Lowell’s Braeburn Valley West home was on a cul-de-sac that backed up to a large power line clearing. Lowell saw the 15 acre space as a convenient place to play baseball. So he leased the land from the power company and turned it into 4 practice fields. Lowell purchased some equipment and maintained the fields himself. A resident apparently didn’t like the sound or sight of children playing so she attempted to sic the famed Eye Witness News investigative journalist Marvin Zindler on Lowell’s operation.It was to no avail. Upon speaking with Lowell, Zindler quickly recognized that the dual purpose space was in no way a nuisance to the disgruntled resident.
Those fields got lots of use and apparently the practice paid off. Like fine wine Lowell’s group of baseballers got better with age. His 17 and 18 year old team made it all the way to the World Series in San Jose, California. The team won their qualifying tournament in Dallas. The celebration was short lived once they realized they were going to have to figure out how in the world they were going to get to San Jose the very next weekend. If you need to know the way to San Jose, just ask Lowell Crew. He led the way to San Jose. It’s very likely, with his can do attitude, he knows the way to everywhere else too. Impressively, in just 3 days that team raised $14,000 to fund the trip. Keep in mind that in 1983, $14,000 was enough to buy two Ford F-150’s.
Lowell began coming to Polk County in 1996 when he bought 12 acres from Glenn Nettles. Lowell’s sister Carol had moved to Livingston and she gave him Glenn’s number. In 1999 Lowell bought some additional acreage from Mr. Nettles which gave him 30 altogether. That’s when he and Sharen made the move to Livingston.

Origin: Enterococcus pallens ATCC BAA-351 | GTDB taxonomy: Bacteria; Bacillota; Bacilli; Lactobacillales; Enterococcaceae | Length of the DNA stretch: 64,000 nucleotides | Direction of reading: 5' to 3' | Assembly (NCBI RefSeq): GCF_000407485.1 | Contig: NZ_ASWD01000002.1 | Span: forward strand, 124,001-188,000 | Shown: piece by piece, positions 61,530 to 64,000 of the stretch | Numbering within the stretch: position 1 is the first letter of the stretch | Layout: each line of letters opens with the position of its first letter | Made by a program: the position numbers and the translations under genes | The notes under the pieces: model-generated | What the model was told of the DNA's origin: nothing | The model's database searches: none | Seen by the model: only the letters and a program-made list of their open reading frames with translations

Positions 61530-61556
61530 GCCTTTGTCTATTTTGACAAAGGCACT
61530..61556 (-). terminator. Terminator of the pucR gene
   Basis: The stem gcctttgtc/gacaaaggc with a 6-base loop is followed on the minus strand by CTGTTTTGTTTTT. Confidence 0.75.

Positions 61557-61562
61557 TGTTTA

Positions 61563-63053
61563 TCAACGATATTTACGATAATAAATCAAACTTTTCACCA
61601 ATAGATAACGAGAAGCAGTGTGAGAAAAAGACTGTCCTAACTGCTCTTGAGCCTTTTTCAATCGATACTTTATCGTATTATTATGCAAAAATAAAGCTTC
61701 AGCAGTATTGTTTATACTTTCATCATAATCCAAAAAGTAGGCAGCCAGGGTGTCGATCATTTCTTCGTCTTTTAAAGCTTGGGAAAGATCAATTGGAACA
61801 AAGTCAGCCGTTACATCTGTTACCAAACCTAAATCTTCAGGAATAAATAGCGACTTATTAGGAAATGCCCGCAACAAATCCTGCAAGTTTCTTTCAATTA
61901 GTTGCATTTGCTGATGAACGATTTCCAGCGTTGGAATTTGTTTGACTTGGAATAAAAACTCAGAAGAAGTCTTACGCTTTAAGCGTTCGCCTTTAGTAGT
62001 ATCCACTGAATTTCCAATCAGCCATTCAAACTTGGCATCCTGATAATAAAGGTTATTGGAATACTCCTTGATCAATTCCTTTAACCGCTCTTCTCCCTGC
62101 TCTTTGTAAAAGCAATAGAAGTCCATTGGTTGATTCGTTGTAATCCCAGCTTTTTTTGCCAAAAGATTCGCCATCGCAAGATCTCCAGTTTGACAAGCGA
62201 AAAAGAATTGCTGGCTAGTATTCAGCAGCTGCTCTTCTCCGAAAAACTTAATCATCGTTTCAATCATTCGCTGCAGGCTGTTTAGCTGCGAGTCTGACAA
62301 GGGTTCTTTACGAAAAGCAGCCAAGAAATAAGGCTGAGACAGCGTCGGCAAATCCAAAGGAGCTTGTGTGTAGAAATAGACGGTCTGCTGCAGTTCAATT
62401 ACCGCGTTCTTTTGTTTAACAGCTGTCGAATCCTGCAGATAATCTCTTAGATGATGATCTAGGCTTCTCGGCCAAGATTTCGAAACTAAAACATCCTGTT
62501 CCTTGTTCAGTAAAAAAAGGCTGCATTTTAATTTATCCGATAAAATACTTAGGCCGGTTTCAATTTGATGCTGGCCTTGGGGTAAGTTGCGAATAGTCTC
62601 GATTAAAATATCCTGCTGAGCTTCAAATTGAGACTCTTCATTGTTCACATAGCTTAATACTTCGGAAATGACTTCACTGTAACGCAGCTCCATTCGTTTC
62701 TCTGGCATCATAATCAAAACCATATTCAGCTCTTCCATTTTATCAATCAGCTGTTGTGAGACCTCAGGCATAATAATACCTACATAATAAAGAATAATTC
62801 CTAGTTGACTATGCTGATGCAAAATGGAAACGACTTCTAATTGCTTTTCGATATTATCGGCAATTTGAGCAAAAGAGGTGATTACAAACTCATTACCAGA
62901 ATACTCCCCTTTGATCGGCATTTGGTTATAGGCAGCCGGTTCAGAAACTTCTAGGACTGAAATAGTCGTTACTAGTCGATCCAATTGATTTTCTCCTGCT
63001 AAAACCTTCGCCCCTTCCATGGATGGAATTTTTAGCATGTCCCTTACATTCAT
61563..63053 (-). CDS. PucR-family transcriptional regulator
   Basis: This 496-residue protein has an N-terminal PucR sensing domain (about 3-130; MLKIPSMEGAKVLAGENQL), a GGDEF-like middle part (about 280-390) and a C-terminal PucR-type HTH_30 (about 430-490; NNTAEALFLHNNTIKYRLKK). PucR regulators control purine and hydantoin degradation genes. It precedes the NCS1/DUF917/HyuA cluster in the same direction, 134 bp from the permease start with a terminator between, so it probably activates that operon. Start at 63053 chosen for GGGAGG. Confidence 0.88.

Carol had told Elouise Borie about Lowell and she called and invited him to come to election training. He went and worked the election that year. It was the 2000 election and he was paired with Rita Bloodworth to work Box 16 at the old VFW. It wasn’t long before Lowell was coordinating the primary election for the Republican side. All in all Lowell was a fixture as the election administrator for the Polk County Republican Party for 18 years.
Lowell served off and on as County Chair of the party, a total of 6 years to his recollection. That amounts to 3 terms. For many years he served as the Vice Chair as he administered elections.
When Lowell arrived in Polk County there was only one Republican in office. Judge Darrell Longino was the Justice of the Peace for Precinct 1. There was not a single county wide republican in office. Dr. Wally Wilkerson, the long time Montgomery County Chair, told Lowell that the key to turning the county from blue to red would be to get a Republicans elected to a county wide office. Enter Kenneth Hammack, a retired Texas Ranger that had now made Livingston his home. Hammack was working for the county as an environmental officer and had an office in the old hospital. Lowell was county chair at the time. For weeks leading up to the 2004 election, Lowell was in Hammack’s office almost daily, hounding him to run for Sheriff. Lowell recalls the difficult part wasn’t talking him into running, but convincing him to run as a Republican. No Republican had ever won a county wide election in Polk County in recent history, if ever. Lowell gave Hammack an application for a place on the ballot weeks prior. About a week before the deadline during one of Lowell’s trips to his office, Hammack pulled from his desk the application with check included, handed it to Lowell, and told him he was indeed running as a Republican. In 2005 Kenneth Hammack became the first Republican Sherriff in Polk County. Dr. Wally was correct and every election cycle Republicans won more offices. After the election in 2016, Polk County no longer had a single Democrat in any office in the county.
Today, the core of the Republican Party in Texas, a county that is solidly Republican, is built on the foundation and leadership of Lowell Crew. Though many have led the charge to change Polk County from Blue to solid Red, none played a more significant role. So, we are thrilled to recognize Lowell today and in the future when we honor others, who make strong contributions to the Party, let us always remember Lowell as the foundation upon which our Party success was built.